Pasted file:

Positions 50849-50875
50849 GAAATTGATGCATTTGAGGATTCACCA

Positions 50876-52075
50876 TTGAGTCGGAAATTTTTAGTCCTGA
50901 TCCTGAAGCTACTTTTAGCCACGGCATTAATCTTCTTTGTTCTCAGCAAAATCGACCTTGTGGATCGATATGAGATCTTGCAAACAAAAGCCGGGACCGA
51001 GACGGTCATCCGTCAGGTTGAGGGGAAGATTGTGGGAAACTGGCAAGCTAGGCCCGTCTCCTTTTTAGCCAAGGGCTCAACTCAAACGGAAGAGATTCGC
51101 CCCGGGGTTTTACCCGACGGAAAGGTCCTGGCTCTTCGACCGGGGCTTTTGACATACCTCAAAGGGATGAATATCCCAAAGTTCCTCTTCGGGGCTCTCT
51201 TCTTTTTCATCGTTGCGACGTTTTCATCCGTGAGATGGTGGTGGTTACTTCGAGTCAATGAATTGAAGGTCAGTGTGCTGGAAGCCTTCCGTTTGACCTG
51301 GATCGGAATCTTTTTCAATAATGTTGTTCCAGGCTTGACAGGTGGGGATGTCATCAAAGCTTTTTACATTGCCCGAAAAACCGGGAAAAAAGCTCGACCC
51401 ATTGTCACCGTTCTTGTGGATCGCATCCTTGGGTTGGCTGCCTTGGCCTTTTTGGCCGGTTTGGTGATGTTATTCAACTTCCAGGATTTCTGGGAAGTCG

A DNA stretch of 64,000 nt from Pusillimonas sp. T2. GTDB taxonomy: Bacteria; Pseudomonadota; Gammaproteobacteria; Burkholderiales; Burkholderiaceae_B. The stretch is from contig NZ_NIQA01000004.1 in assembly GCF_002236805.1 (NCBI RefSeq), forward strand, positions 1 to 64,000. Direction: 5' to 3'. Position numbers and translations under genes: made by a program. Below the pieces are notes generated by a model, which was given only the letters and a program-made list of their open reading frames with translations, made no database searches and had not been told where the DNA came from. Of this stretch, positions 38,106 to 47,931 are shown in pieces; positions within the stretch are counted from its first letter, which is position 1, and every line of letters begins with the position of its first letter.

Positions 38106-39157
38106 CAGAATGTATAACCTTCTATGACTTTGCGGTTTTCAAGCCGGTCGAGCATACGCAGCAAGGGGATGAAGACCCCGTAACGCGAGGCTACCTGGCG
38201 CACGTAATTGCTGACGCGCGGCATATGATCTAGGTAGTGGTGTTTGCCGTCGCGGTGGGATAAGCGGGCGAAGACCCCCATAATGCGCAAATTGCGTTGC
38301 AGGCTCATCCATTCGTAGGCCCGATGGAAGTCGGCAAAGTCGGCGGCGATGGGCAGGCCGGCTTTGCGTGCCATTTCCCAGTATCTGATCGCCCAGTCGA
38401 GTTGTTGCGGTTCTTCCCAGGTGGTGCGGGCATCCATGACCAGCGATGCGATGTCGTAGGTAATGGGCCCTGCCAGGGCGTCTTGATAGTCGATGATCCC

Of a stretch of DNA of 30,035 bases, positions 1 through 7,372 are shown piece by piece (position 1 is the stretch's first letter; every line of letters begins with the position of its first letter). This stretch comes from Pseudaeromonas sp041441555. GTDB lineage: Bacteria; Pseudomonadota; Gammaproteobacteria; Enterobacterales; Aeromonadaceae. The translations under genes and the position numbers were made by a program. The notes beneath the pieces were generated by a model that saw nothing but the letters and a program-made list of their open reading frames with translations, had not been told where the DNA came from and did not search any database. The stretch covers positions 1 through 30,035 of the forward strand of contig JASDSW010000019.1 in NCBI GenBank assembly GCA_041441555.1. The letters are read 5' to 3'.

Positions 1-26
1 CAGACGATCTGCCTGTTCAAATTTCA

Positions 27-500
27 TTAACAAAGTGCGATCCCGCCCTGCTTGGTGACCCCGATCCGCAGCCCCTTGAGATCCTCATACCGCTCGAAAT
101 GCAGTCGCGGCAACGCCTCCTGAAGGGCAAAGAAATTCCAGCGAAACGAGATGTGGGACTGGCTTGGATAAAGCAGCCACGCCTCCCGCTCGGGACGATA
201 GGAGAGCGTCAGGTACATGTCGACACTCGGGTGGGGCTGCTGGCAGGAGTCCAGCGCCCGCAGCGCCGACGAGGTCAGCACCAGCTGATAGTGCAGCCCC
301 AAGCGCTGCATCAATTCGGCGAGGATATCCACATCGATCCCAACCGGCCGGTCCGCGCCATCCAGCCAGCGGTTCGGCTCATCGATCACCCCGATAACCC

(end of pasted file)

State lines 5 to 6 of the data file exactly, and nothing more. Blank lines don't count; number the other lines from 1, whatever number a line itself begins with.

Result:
50901 TCCTGAAGCTACTTTTAGCCACGGCATTAATCTTCTTTGTTCTCAGCAAAATCGACCTTGTGGATCGATATGAGATCTTGCAAACAAAAGCCGGGACCGA
51001 GACGGTCATCCGTCAGGTTGAGGGGAAGATTGTGGGAAACTGGCAAGCTAGGCCCGTCTCCTTTTTAGCCAAGGGCTCAACTCAAACGGAAGAGATTCGC